United States District Court, W.D. Kentucky, Bowling Green Division
MEMORANDUM OPINION AND ORDER
N. Stivers, Judge
matter is before the Court on the Motion for Summary Judgment
(DN 34) filed by Defendant Outback Steakhouse of Florida, LLC
(“Outback”) and Plaintiff's Motion for Leave
to File Sur-Reply (DN 42). The motions are ripe for
adjudication. For the reasons outlined below, the motions are
STATEMENT OF FACTS AND CLAIMS
case arises from a slip and fall at Outback's Bowling
Green, Kentucky, restaurant on April 23, 2017. (Alfaro Dep.
22:2-6, July 13, 2018, DN 34-2). Plaintiff Sara Noemi Alfaro
(“Alfaro”) entered the restaurant accompanied by
her husband, Andres Ortiz (“Ortiz”), and their
friend, Anthony Hills (“Hills”). (Alfaro Dep.
22:2-8). An Outback employee was escorting the party to their
table when Alfaro slipped and fell in the dining area,
dislocating her elbow. (Ortiz Dep., 29:3-18, July 13, 2018,
DN 34-3; Andrade Dep. 26:1-3, July 17, 2018, DN 35-1).
Ortiz saw his wife fall, he felt the ground with his hand and
detected a greasy or oily substance. (Ortiz Dep. 52:2-24).
Hills recalls seeing Alfaro fall then witnessing Ortiz move
his foot across the ground where his wife fell. Hills
described what he saw on the floor where Ortiz moved his foot
as “a film of-it could be grease, it could've been
salad dressing, but you could see the streak as he rubbed his
foot across of-like there was some sort of substance there on
the floor.” (Hills Dep. 33:13-16, July 13, 2018, DN
34-4). Hills testified that he did not see anyone else slip
and fall, nor did he notice anything on the floor before
Alfaro's fall. (Hills Dep. 29:4-10).
Outback employees, Katie Beth Henson and Chris Dinges
(“Dinges”), inspected the area after the fall and
allegedly found no unsafe condition in the area. (Henson Dep.
23:21-25, July 17, 2018, DN 34-5; Andrade Dep. 32:9-20, July
17, 2018, DN 41-4). Kayla Andrade (“Andrade”),
another Outback employee, testified that Dinges used a
flashlight to inspect the floor, looking for evidence of
something that may have caused the fall. (Andrade Dep.
32:9-18, DN 41-4). While Outback has not produced testimony
from Dinges directly, Andrade testified that Dinges found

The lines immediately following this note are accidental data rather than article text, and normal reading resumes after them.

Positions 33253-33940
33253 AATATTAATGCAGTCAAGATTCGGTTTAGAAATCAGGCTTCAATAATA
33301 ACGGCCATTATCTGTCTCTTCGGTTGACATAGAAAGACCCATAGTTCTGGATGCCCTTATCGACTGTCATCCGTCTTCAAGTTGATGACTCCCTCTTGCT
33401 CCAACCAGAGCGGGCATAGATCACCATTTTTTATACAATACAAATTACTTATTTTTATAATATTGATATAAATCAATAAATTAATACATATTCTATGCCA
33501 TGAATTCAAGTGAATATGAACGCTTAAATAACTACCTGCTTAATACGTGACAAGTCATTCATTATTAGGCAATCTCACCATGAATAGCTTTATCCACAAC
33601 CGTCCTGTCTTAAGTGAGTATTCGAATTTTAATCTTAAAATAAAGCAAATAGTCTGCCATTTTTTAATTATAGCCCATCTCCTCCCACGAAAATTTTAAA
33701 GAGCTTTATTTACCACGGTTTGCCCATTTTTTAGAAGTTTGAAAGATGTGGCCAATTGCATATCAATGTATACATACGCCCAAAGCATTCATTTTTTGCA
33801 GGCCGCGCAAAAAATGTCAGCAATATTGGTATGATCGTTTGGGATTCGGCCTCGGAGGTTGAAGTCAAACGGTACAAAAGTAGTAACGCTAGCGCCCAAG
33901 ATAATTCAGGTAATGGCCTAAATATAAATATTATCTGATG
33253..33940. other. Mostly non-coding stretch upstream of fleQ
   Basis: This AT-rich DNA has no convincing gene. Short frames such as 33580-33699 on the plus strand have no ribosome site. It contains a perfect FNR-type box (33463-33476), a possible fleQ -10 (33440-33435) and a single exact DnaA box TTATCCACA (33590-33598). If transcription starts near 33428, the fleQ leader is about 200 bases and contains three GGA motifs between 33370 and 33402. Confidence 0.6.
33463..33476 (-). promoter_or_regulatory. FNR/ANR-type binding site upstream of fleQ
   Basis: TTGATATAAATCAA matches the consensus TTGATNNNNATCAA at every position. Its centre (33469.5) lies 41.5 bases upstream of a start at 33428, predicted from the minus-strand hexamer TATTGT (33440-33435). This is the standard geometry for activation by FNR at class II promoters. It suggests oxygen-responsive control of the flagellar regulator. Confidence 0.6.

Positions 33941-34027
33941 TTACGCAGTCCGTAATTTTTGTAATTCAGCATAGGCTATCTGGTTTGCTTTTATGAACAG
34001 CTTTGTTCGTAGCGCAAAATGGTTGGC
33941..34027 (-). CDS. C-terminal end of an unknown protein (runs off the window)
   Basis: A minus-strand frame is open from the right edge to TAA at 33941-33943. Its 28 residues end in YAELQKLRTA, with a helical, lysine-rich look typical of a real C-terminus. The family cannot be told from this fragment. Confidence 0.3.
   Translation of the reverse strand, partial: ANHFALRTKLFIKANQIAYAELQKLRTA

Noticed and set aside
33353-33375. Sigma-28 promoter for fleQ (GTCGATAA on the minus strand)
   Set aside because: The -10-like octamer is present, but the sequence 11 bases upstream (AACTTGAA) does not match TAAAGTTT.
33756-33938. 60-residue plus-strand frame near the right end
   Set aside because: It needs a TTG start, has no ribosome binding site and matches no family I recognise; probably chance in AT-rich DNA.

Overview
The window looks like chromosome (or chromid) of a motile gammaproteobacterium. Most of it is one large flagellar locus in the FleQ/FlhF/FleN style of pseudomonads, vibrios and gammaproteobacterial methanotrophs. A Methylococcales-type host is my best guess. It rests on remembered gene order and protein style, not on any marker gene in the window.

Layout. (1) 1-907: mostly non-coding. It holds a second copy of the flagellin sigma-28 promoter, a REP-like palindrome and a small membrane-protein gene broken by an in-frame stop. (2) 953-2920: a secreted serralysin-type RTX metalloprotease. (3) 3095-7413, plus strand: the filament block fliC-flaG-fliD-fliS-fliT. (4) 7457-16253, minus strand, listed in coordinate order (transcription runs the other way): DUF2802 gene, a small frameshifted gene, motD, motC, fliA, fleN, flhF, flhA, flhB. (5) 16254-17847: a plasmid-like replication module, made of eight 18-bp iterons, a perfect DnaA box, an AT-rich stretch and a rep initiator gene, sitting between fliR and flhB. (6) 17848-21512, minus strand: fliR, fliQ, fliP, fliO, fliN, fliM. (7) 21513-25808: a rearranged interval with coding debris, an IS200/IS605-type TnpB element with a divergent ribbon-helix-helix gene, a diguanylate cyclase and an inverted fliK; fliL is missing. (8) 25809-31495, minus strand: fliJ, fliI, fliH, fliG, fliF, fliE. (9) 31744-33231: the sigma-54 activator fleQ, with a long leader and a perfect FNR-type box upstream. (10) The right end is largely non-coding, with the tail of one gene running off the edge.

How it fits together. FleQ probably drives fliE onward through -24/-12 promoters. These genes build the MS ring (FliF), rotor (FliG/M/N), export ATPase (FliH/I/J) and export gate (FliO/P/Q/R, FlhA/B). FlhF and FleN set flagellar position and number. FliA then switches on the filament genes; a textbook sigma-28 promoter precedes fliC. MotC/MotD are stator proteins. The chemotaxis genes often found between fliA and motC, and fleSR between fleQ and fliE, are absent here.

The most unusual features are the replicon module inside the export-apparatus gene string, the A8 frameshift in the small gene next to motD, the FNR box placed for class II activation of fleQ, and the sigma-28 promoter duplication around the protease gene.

nothing after conducting an inspection with the flashlight.
(Andrade Dep. 32:19-20, DN 41-4).
Court has original jurisdiction of “all civil actions
where the matter in controversy exceeds the sum or value of
$75, 000, exclusive of interest and costs, as is between . .
. citizens of different States . . . .” 28 U.S.C.
§ 1332(a)(1). Both parties are residents of different
states. (Notice Removal ¶¶ 3-4, DN 1).
Additionally, Defendant believes Plaintiff has alleged
damages that satisfy the monetary threshold. (Notice Removal
¶ 6). See Williamson v. Aetna Life Ins. Co.,
481 F.3d 369, 375 (6th Cir. 2007).
Defendant's Motion for Summary Judgment (DN
ruling on a motion for summary judgment, the Court must
determine whether there is any genuine issue of material fact
that would preclude entry of judgment for the moving party as
a matter of law. See Fed. R. Civ. P. 56(a). The
moving party bears the initial burden of stating the basis
for the motion and identifying evidence in the record that
demonstrates an absence of a genuine dispute of material
fact. See Celotex Corp. v. Catrett, 477 U.S. 317,
322 (1986). If the moving party satisfies its burden, the
non-moving party must then produce specific evidence proving
the existence of a genuine dispute of fact for trial. See
Anderson v. Liberty Lobby, Inc., 477 U.S. 242, 247-48
the Court must view the evidence in the light most favorable
to the non-moving party, the non-moving party must do more
than merely show the existence of some “metaphysical
doubt as to the material facts.” Matsushita Elec.
Indus. Co. v. Zenith Radio Corp., 475 U.S. 574, 586
(1986) (citation omitted). Rather, the non-moving party must
present specific facts proving that a genuine factual dispute
exists by “citing to particular parts of the materials
in the record” or by “showing that the materials
cited do not establish the absence . . . of a genuine dispute
. . . .” Fed.R.Civ.P. 56(c)(1). “The mere
existence of a scintilla of evidence in support of the
[non-moving party's] position will be insufficient”
to overcome summary judgment. Anderson, 477 U.S. at
action concerns premises liability, a subsection of general
negligence law. See Colyer v. Speedway, LLC, 981
F.Supp.2d 634, 639 (E.D. Ky. 2013). Under Kentucky law, a
negligence claim requires (1) a duty owed to the plaintiff;
(2) a breach of that duty; and (3) a causal link between the
breach and the harm to the plaintiff. Pathways, Inc. v.
Hammons, 113 S.W.3d 85, 88-89 (Ky. 2003). In the context
of premises liability, proprietors owe a duty to invitees to
exercise reasonable care to guard against dangerous
conditions that the proprietor either knows about or could
have discovered and of which the invitee could not reasonably
have been aware. Lanier v. Wal-Mart Stores, Inc., 99
S.W.3d 431, 432-33 (Ky. 2003); Smith v. Steak ‘n
Shake, No. 3:14-CV-00642-TBR-LLK, 2016 WL 4180002, at *2
(W.D. Ky. Aug. 5, 2016).
2003, Kentucky courts have applied a burden shifting analysis
to slip and fall claims. Martin v. Mekanhart Corp.,
113 S.W.3d 95, 98 (Ky. 2003). Under this ...